It was our first Thanksgiving together. A Human holiday I'd never particularly identified with... until now. I sat at the dining room table with a glass of 30 year old whiskey, neat, and silently watched all the chaos around me.
Rain was in the kitchen bouncing between the stove, the sink and the counter; slicing, shopping, stirring. An occasional stop by the oven to check on the turkey and she started the circuit all over again. Lily moved around on her own busy trajectory, the two of them managing somehow to never be in each other's way.
The back door stood open and the warm autumn California sunshine came in on a sweet breeze. Glancing outside I took a moment to appreciate the roses and cannas that were still blooming thanks to a long summer. The sky was gradient blue; milky to saturated in its transitioning shades and a faint smear of clouds kissed the horizon.
The sound of laughter brought my gaze back to the kitchen where Drason was chopping carrots, apparently incorrectly, and Rain was teasing him about it. Kheelan stood leaning against the wall between the kitchen and living room, his feet crossed at the ankle as he popped cashews into his mouth.
Rain had moved to the sink and was washing her knife, laughing at something Kheelan said and flicking water at him from her fingertips. He made his way to her in two long strides and wrapped his arms around her, pinning hers to her sides so he could wet one hand and return her splashes, making her giggle.
I couldn't help but smile as I watched Kheelan change his hold on her, his arms relaxing from playful imprisonment to an affectionate embrace. He pressed several kisses to her cheek before Rain turned her head to claim a quick kiss on the mouth.
Now. Now I understood the holiday and it had nothing to do with the pilgrims, Indians or food, it was the people who made it special.
Kheelan, my best friend since childhood, had never given up on me all the years I was gone from Faerie. And Rain, the one of a kind woman who brought me to life long before she broke my curse.
Rain met my gaze and looked a question at me which I answered with a smile. I watched as she came around the island, drying her hands on a towel as she walked. Arriving at my side I sat my glass down and wrapped my arms around her hips from where I sat, looking up into her beautiful face.
She stroked my hair before letting her hands rest on my shoulders, "Are you all right?" she asked, and her concern for me always warmed me to my bones.
I smiled up at her, "Yes la mia bellizza, I'm perfectly wonderful. I promise."
Wednesday, November 27, 2013
“Want to know how I got these scars?” Eric asked Amy who was nestled against him, her long fingers tracing the lines of the raised, rough tissue on his chest.
Looking up from where her head was resting against his shoulder she smiled a languid, post sex smile and blinked slowly at him, “Sure.”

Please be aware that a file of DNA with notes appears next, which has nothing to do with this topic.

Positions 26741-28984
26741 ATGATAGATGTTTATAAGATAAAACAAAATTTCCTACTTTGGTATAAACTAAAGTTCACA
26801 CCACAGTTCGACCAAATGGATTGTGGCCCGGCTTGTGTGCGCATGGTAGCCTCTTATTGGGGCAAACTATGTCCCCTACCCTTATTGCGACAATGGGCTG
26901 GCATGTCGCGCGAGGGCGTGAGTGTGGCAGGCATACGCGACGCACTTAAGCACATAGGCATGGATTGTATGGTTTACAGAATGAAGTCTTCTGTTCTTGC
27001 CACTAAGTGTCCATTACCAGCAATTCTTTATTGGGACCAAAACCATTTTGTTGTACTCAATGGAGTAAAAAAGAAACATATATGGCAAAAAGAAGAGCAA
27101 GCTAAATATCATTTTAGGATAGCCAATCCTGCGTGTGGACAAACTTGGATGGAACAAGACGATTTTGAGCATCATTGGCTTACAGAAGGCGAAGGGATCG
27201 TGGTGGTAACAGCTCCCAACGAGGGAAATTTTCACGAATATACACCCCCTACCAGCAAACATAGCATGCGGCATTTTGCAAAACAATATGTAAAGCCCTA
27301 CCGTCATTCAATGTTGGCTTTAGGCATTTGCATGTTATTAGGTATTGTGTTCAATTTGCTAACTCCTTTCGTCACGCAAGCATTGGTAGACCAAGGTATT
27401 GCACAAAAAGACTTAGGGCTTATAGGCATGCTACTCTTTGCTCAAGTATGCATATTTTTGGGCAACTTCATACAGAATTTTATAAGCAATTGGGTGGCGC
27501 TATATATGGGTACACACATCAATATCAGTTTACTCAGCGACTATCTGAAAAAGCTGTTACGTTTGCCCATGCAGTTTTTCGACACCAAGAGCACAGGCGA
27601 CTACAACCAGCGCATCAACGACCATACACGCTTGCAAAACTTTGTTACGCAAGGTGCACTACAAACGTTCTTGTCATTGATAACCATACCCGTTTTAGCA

“Well, I was backpacking through Europe and when I was in Venice I had stopped in a café for some lunch. Now mind you, I was traveling on a shoestring so lunch was nothing more than a bottle of water and a cheap sandwich from a corner mart, but I chose to eat it in San Marco Square just to make it feel fancier.”
Amy shifted her weight, propping her head up in her hand and leaning onto her elbow, her eyes losing some of their sleepiness as Eric spoke of faraway places she longed to visit.
“I was sitting on the ground against one of the pillars of the Doge’s palace, content to just watch the colorful collection of people passing by, most of who acted like they were the only people there. They were so unaware of things going on around them and were accidentally rude to others they hadn’t bothered to notice were sharing the city with them. It was both comical and annoying.”
It was Eric’s turn to shift, turning onto his side to face Amy, mimicking her head-propped-in-hand pose.
“But it was the three men in long black coats that caught and kept my attention.”
“Why?” Amy asked, her voice curious.
“Well, it was July in Venice, much too hot for the coats they were wearing. Plus, they were walking really slowly and their heads were swiveling around in slow motion like they were looking for someone. As it turned out they were looking for someone, a girl who didn’t look much older than 16, and when they saw her they made a synchronized beeline for her.”
Amy sat up, pulling a pillow into her lap and wrapping her arms around it, her posture tense. “What did they do to her?” she asked, her eyes wide.
“I don’t know what they would have done, but their intent seemed sinister to I jumped up and made my way to the girl. Fortunately I was closer so I was able to intercept her.”
“What did you do?”
Eric flipped back onto his back, lacing his fingers behind his head and crossing his feet at the ankle. “I took her by the arm and started walking her out of the square. I told her there were three men after her, but she said she knew that. She told me they were sent by the mob, she had information they wanted and she was trying to stay in hiding.”
“What was the information?” Amy asked, leaning forward.
“I don’t know; we never got that far. We heard the three men’s shoes on the stone sidewalk as they started running after us so we ran too.”
Eric sat up and crossed his legs, mimicking Amy by clutching a pillow in his lap, leaning in as he continued, “Venice is a twisty, labyrinthine city. We tried to lose them in the alleyways and by hopping across rows of tethered gondolas, but we couldn’t shake them. They finally caught up to us and tacked us both to the ground. I couldn’t even see what was happening with the girl, I was too busy getting my ass kicked. The guy who was pummeling me actually tried to end me, stabbing me three times and leaving me for dead.”